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Missing Days

After not missing a day of posting since starting my blog, I missed two in a row. The short answer is that I've overcommitted myself and my blog (among other activities) suffered as a result. Hopefully things are calming down now and I'll go back to regular posting.

Two friends disagreed with my recent posts on NPR's interview with Reg Weaver, the incoming president of the National Education Association. One made the point that, as an elected official, Weaver was simply bridging from the question being asked to the question he wanted to answer. In other words, a hypothetical translated version of the interview might read:

NPR: Why shouldn't there be an alternative [to public schools]?

Reg Weaver: I don't want to talk about that. What I want to talk about is my organization's dislike of vouchers. The NEA is against vouchers.

NPR: Okay, what about testing? Is it the case that the National Education Association doesn't equate high test scores with, say, high standards of teaching?

Reg Weaver: I don't want to talk about that. What I want to talk about is increased funding, school security, teacher certification, and high technology. The NEA is for all those things.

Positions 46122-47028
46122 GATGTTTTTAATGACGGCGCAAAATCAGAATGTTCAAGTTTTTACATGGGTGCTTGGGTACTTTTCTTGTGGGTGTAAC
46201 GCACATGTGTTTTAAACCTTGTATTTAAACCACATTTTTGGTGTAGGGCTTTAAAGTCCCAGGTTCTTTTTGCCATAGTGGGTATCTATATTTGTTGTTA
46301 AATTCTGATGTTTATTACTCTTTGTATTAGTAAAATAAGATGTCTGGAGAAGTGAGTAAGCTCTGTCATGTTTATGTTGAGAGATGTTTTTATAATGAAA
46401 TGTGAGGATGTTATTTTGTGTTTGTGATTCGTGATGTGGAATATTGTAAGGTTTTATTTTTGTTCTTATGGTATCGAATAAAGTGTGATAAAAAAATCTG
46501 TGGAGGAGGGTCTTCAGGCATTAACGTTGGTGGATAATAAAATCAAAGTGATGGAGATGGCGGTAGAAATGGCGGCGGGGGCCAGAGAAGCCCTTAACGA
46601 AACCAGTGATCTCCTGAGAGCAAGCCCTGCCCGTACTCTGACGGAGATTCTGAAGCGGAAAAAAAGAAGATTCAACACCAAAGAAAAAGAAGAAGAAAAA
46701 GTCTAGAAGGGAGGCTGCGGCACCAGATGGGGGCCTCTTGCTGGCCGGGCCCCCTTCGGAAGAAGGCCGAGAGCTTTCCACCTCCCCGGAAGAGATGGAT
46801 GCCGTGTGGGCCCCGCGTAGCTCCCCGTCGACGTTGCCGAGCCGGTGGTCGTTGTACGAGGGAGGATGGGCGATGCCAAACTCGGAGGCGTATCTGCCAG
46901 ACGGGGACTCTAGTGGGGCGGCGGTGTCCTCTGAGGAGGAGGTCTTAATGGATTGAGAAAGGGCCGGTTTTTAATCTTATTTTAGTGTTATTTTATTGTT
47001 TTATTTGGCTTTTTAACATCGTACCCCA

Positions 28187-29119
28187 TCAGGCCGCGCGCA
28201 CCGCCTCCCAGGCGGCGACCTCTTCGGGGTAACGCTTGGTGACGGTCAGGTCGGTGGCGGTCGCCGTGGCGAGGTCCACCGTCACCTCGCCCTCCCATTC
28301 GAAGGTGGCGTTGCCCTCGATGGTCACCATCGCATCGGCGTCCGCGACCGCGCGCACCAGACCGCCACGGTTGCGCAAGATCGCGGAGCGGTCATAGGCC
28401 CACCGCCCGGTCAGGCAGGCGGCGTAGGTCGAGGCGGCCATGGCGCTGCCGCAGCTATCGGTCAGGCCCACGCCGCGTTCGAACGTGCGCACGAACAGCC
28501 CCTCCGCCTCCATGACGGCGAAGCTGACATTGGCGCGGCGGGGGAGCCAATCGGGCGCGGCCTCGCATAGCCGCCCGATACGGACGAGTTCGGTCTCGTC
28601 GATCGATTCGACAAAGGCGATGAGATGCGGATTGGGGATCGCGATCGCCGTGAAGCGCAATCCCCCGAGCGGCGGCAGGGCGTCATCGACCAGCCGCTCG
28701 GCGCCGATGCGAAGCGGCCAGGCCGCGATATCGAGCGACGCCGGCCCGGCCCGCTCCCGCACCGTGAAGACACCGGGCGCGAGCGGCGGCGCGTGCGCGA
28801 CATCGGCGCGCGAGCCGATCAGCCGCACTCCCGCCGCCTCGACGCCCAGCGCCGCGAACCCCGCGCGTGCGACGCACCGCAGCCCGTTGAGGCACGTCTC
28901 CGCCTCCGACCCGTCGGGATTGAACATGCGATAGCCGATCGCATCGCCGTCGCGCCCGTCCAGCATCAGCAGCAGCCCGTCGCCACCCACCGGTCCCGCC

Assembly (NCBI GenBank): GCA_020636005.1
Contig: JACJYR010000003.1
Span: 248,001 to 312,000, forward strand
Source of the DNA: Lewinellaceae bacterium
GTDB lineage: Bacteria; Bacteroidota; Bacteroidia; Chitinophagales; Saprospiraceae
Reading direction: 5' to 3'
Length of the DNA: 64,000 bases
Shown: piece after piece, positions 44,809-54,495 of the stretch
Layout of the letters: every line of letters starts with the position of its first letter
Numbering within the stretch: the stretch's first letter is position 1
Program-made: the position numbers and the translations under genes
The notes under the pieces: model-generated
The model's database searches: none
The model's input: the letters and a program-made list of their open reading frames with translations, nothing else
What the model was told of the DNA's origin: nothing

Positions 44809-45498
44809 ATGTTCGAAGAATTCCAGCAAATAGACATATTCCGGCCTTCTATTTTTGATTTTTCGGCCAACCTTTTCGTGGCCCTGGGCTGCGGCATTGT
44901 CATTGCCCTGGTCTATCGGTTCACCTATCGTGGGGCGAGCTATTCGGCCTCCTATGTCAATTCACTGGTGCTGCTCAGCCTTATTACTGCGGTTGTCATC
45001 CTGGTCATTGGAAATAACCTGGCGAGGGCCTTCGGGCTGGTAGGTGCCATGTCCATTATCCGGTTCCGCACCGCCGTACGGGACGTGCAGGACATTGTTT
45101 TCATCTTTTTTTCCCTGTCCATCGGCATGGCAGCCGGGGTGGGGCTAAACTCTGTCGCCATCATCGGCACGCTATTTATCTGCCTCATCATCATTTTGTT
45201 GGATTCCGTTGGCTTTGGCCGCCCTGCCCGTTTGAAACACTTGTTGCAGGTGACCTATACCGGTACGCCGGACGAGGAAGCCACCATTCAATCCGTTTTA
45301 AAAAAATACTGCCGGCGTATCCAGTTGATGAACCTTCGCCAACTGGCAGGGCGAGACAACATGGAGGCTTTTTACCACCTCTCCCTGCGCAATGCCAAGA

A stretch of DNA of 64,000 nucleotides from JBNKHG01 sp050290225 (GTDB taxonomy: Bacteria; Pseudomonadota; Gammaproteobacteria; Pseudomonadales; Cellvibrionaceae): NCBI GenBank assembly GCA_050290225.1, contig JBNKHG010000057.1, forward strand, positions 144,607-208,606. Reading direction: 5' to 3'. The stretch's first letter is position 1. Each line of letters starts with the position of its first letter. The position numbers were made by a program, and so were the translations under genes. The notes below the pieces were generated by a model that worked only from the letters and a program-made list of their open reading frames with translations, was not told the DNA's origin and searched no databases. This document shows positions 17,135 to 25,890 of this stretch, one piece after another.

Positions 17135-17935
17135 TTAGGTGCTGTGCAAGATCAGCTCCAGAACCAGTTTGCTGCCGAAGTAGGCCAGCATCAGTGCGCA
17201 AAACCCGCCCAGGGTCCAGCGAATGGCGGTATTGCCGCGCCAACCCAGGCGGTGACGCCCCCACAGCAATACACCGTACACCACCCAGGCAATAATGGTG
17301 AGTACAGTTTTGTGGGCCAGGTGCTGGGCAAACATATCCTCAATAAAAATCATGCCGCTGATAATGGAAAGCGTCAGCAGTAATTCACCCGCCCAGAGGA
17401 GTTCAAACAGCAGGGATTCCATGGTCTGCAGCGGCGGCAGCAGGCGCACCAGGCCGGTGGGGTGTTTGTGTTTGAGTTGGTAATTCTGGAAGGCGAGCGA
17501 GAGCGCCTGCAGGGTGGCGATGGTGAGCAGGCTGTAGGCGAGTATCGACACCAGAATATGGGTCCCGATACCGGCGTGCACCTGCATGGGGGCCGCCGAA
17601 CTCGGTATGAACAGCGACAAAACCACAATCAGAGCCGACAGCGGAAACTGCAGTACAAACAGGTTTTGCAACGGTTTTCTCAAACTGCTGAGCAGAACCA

I'm not sure I buy my friend's argument. Yes, bridging is a PR technique (I was taught it during a PR class at Adobe Systems many years ago), but Weaver wasn't just bridging -- he was making a direct link between vouchers and poor school performance:

Reg Weaver: What I am saying is that I want all schools to be as good as our best school.

NPR: Unfortunately, that hasn't happened...

Reg Weaver: But see, it hasn't happened because I think the voucher issiue is a divisive issue... (emphasis mine)

That's not bridging; that's asserting a causal link.

Another friend put forward the argument that the problem with vouchers is that they will tend to favor students whose parents take an active role in their education, while disfavoring students with disinterested and uninvolved parents. I'm not sure I buy this argument, either. Competition among schools should -- if properly implemented -- be expected to raise the quality of all schools, not just those favored by parents. The worst schools will be shut down or restarted from scratch, so both median and mean school quality should rise. Yes, students with involved parents will benefit more than others, but isn't this the case already?

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